If I was following up on something I knew to be a few
years old, I'd be sure to mention it.
Do "chemical antidotes to bleach" change? If someone was looking
for that information *today*, would the response be different?
If someone was CASUALLY READING the bits of this thread, would they
say, "Gee! I didn't know that! Oh, wait... the original thread is
20 years old so I should ignore *today's* reply as it probably isn't
As I said, responses DO lose something.
Of course the intended response could be helpful.
I never contradicted that.
If you are intentionally responding to an old thread,
it's good to mention that you are doing it intentionally.
Otherwise people will point out that the OP may not be around
anymore and you may not be able to reference the parent post.
LOOK AT THE DATE!
The post from " email@example.com" is dated 11/14/2015 on
my server. The post *tosue* replied to was dated 2013.
BUT! tosue simply piggybacked AN ORIGINAL QUESTION onto that
post. Repeating tosue's 10/14/2015 post, below:
any idea how to neutralize bleach that has spilled into car boot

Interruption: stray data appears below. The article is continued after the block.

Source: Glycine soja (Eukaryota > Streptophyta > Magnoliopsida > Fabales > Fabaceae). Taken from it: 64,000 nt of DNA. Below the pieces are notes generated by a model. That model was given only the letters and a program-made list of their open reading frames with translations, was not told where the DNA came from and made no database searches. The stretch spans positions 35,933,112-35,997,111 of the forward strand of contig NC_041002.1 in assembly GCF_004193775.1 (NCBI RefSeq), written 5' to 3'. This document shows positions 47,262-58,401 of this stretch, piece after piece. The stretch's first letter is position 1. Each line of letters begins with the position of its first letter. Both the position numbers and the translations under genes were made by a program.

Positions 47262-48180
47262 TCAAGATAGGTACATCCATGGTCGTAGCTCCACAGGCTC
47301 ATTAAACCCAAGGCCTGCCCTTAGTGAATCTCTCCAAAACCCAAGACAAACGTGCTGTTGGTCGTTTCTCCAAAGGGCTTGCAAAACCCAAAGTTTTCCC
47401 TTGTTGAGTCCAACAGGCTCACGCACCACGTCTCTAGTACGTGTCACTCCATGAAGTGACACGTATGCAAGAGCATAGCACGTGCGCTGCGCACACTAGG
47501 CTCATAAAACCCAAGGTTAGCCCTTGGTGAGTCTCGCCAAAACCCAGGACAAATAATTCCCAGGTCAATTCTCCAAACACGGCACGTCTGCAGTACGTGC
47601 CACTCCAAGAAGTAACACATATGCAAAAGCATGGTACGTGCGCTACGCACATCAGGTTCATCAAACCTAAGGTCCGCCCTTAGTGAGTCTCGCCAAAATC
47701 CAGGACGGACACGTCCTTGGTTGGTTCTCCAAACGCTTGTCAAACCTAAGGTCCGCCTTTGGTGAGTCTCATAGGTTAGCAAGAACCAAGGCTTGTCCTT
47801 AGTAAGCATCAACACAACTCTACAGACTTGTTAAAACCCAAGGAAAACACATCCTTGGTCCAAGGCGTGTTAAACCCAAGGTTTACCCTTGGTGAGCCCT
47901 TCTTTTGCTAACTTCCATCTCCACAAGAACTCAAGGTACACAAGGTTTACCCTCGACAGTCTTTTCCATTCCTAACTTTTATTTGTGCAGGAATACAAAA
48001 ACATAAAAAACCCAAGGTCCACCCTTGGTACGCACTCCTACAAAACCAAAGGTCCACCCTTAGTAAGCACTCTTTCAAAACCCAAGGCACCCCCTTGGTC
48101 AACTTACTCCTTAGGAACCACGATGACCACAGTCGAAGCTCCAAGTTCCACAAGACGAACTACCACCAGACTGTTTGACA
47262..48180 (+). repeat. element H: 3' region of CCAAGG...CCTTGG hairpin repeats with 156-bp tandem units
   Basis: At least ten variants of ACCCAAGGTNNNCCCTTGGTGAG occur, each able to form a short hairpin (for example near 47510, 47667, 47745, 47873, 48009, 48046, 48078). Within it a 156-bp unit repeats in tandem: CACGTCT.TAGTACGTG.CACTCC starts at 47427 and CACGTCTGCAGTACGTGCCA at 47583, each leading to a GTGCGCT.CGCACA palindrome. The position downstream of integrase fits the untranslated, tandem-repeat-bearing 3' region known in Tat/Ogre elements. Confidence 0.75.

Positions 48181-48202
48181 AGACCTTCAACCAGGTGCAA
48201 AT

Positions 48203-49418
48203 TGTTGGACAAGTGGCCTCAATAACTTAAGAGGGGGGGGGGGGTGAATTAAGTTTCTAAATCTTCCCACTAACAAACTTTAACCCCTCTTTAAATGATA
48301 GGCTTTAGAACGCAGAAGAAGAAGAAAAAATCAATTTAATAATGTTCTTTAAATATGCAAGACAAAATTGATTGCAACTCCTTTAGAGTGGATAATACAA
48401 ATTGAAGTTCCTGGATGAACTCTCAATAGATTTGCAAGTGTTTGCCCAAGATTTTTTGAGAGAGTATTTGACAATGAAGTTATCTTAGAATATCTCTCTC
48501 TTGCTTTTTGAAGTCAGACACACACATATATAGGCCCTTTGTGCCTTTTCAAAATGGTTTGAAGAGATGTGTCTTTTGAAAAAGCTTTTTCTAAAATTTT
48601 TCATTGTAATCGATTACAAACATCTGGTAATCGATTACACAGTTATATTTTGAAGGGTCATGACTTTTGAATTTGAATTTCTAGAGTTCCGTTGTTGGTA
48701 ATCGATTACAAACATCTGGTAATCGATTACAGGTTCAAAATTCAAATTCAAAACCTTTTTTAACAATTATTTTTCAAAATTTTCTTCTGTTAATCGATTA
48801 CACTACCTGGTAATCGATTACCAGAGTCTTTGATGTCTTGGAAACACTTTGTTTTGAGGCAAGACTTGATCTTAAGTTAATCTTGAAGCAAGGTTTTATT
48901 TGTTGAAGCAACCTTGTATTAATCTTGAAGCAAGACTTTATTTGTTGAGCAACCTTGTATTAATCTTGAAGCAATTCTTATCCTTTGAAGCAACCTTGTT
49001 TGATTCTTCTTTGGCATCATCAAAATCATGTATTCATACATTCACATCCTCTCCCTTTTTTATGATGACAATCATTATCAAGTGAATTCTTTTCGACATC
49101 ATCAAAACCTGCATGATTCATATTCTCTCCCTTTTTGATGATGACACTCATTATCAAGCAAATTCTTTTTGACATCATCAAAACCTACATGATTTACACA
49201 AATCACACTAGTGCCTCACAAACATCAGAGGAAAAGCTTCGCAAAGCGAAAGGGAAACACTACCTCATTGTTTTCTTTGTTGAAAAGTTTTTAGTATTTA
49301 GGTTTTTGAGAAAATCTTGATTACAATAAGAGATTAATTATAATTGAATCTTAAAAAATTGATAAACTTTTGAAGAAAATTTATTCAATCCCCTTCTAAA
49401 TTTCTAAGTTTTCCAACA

on the metal?? there must be something I can use.thanks in advance
So, tosue's "sin" was piggybacking his post on an old post
that asked, essentially, the same question.
Had tosue simply posted the original content of *his* post, here,
it would have been deemed an appropriate, original question -- despite
the fact that someone who was reading the newsgroup 2 or 3 years back
might have remembered that this question had come up previously.
As such, philo's comment to "LOOK AT THE DATE!" was meaningless.
tosue wasn't *replying* to "Danny D's 2013 post but, rather,
repeating the same question that Danny D had asked (and apparently
never received an answer) some 2.5 years earlier.
As technology changes I'd generally want the latest answer.
Sure, some things never change but in the technical/medical fields I'd
usually want today's answers
The reason I posted however was simply because Google Groups seems to be
Do chemical reactions change? ("how to neutralize bleach")
Google bought the Deja News USENET archives years ago. As a result, a
Google Groups user sees much more "history" than a typical USENET user